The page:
By Elesha Coffman, Baylor University
In this semester of Coronavirus, we professors who are accustomed to face-to-face teaching have to think hard about what we did in the classroom and how to translate that work into an online environment. In a previous job, I taught in-person and asynchronous online sections of the same class during the same semester, so I’ve had a bit more time to ponder this than many of my colleagues. During that earlier experience, I came to think of in-person teaching as akin to live theater, but not for the reasons that come most readily to mind. Consequently, I believe that teaching online, which is more akin to TV or movie production, poses formidable pedagogical challenges—but, again, not for the reasons that come most readily to mind.
Teaching a class, whether in person or via video, is a performance. Voice projection, body language, and set design all matter. There can be stage fright. In person, the teacher can read students’ reactions and use that feedback, and that energy, to fuel the presentation. Neither the feedback nor the energy conveys as well on-screen, which leaves many people who got a charge out of in-person teaching depleted by the online simulacrum. There’s a “collective effervescence” in the classroom that no Zoom meeting can replicate. This is all significant, but—at least for an introvert like myself—it is not the most significant way in which online teaching differs from the in-person variety.
When I say that face-to-face teaching is like live theater, I’m thinking of production values, “Flying by Foy” versus CGI. The amateurish, cobbled-together clunkiness that mars so much of our online teaching is, I believe, what makes our in-person teaching successful.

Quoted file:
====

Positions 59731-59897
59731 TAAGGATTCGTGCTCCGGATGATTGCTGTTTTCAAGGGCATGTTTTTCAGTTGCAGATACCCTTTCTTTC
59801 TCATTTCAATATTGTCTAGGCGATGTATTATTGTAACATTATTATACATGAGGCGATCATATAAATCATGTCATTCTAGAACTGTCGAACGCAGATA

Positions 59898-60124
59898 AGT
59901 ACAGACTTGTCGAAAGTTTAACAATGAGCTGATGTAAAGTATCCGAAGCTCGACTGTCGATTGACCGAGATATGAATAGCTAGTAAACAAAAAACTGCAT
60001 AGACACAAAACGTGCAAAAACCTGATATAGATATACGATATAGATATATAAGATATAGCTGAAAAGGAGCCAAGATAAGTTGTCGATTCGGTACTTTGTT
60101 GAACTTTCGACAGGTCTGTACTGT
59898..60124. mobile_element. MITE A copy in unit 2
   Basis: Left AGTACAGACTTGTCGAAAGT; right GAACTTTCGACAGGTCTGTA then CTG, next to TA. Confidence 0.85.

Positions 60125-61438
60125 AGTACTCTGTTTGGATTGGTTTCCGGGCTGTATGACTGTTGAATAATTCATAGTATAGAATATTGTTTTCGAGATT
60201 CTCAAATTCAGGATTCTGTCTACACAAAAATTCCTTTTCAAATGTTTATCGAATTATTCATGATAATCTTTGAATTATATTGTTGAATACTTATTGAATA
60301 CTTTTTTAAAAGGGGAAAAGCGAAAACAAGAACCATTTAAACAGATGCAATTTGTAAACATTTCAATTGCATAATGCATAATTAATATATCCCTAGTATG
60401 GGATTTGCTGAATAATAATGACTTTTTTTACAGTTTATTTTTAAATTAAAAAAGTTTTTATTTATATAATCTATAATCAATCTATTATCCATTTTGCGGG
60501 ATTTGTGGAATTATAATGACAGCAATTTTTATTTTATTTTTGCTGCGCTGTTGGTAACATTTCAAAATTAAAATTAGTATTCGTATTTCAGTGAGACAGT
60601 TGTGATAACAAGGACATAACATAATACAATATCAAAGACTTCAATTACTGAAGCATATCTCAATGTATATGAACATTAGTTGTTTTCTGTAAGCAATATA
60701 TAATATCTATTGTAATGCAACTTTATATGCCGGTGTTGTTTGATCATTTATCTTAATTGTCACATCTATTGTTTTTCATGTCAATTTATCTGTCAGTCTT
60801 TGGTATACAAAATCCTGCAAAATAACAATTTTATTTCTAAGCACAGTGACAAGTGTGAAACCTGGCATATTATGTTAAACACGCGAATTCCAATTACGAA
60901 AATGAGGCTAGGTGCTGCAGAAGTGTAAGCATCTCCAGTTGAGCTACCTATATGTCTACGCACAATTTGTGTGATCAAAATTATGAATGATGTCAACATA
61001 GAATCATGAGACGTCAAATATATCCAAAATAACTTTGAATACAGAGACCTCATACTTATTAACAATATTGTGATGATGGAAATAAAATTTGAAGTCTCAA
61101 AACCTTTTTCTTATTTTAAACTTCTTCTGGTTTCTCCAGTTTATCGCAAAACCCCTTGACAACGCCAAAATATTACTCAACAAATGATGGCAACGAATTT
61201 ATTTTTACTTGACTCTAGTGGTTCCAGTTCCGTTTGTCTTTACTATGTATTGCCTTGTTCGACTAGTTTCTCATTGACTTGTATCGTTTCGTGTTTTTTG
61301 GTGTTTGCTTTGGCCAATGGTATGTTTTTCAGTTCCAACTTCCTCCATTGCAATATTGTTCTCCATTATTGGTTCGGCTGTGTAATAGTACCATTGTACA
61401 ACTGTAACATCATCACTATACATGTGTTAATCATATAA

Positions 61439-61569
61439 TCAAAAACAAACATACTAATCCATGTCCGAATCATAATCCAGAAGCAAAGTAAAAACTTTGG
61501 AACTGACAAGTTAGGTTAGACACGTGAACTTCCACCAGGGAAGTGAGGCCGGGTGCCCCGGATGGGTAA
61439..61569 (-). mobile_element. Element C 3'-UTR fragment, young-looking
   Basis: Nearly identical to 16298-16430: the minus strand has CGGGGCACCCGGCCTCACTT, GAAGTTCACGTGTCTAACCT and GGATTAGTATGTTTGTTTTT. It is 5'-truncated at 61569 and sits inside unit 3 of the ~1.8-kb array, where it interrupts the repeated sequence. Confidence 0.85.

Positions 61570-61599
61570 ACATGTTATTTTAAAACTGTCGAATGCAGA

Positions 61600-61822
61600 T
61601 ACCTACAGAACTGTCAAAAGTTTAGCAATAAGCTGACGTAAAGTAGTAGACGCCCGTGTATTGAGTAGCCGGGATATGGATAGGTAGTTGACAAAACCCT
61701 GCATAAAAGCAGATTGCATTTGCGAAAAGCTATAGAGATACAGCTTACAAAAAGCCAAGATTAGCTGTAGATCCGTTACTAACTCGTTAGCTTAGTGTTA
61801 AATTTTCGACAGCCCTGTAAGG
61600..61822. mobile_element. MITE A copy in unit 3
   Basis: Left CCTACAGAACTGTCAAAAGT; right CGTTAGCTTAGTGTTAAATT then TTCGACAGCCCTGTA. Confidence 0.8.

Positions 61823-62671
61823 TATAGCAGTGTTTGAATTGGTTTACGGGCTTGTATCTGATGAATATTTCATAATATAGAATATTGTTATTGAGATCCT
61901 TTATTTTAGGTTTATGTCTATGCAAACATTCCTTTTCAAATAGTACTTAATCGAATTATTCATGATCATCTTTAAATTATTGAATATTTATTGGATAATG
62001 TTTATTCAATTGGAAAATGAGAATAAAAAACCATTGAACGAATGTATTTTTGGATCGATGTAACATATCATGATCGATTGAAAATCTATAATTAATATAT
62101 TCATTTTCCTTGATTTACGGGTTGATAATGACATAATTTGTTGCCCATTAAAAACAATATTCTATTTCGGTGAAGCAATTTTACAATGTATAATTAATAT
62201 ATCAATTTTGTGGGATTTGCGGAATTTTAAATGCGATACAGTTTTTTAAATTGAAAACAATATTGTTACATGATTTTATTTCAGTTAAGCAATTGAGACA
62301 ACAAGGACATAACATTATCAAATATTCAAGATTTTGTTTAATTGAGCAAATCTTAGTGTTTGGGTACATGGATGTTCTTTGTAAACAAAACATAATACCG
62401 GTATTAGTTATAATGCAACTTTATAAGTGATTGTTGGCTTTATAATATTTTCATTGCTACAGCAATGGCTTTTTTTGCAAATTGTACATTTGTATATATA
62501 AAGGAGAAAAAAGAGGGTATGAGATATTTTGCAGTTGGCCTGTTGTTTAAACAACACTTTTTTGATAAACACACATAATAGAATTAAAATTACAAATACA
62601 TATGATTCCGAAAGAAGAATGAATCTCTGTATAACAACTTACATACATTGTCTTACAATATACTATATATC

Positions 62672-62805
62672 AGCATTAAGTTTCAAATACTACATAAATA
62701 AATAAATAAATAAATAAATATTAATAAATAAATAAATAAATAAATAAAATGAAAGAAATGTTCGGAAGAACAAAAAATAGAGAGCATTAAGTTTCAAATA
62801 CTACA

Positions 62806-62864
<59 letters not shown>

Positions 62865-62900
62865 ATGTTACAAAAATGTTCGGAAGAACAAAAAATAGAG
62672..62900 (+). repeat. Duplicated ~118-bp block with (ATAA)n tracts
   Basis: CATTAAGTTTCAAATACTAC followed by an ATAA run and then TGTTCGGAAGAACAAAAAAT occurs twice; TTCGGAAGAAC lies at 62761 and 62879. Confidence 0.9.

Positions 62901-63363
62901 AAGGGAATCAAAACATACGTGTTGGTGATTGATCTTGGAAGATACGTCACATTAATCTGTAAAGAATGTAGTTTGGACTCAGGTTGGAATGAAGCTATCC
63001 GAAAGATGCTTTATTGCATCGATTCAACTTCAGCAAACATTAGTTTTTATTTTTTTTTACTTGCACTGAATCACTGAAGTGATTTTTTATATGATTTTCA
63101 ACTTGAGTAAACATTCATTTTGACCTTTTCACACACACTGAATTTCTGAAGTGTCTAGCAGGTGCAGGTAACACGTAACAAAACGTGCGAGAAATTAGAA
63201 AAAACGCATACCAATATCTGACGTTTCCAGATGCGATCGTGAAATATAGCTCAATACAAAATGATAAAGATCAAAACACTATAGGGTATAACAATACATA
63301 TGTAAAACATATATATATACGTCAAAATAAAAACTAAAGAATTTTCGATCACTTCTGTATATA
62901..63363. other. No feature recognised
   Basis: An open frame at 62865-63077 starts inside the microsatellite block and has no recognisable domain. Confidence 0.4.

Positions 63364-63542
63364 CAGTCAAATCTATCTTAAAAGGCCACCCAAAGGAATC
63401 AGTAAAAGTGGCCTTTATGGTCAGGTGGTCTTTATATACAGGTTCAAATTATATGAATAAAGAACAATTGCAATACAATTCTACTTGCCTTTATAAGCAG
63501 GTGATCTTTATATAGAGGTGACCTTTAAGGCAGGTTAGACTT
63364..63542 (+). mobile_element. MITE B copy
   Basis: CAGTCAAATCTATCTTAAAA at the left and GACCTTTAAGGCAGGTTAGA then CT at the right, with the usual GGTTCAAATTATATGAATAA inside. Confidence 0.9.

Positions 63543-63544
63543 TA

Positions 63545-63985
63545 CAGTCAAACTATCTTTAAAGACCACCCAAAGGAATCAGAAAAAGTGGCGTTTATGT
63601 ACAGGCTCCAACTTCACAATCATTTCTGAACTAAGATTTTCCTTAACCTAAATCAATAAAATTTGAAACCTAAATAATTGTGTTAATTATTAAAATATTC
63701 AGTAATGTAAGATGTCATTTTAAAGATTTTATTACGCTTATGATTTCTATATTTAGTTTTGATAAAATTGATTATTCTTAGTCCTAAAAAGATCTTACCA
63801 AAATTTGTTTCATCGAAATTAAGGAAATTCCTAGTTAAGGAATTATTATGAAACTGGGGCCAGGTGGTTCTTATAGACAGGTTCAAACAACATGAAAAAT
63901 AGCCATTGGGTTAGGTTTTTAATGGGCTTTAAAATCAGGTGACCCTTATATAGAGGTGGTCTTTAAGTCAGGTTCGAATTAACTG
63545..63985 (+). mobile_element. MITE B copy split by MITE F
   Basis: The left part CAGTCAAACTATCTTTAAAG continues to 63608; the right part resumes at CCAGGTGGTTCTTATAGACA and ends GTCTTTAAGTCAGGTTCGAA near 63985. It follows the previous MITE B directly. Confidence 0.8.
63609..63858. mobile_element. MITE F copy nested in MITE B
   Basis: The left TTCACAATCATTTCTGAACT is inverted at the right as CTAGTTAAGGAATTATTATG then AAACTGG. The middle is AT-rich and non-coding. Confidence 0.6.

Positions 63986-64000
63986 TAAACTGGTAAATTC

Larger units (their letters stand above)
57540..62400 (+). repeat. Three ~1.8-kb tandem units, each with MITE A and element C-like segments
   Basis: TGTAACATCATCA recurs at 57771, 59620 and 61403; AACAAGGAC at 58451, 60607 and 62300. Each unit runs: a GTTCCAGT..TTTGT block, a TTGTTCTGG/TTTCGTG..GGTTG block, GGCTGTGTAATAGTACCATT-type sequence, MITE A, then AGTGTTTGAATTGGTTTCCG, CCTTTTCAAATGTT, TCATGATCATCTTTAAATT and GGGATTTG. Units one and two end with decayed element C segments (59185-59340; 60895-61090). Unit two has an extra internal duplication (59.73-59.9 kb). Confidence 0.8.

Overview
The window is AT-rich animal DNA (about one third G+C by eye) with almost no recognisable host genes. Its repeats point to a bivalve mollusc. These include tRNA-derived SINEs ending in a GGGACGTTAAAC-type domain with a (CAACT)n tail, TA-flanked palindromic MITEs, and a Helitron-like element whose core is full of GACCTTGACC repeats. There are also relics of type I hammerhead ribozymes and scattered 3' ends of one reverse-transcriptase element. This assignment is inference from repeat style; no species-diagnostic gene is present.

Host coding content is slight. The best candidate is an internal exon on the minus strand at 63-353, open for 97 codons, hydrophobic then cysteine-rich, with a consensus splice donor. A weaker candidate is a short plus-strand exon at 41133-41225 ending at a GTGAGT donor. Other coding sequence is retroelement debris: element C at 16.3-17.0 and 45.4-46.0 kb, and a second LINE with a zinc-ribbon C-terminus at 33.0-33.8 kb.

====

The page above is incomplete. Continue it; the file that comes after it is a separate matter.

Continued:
“Flying by Foy” is the company founded by stage-effects specialist Peter Foy (1925-2005), who, among other accomplishments, made Peter Pan fly on Broadway. He used harnesses, wires, pulleys, and pendulums to create a credible appearance of flight, but his systems were never invisible. A sharp-eyed audience member could spot the moving parts and guess how the tricks were done. Often, I would imagine, this ability enhanced rather than detracted from a spectator’s enjoyment of the performance. There is awe in watching a fellow human seemingly defy the laws of gravity, but there is also delight in the dawning realization, “Oh, I see how they did that.”
Computer-Generated Imagery (CGI) produces very different responses from viewers. There are no wires or pulleys visible, and often very little that is recognizably human. The visuals are successful to the extent that they are polished and seamless. Only someone with extensive graphic-design proficiency could begin to imagine how the effects were produced. No one else gets the frisson of realizing, “Oh, I see how they did that.” That kind of participation, of imagining how one could recreate what is seen, would interrupt the suspension of disbelief and likely ruin the experience.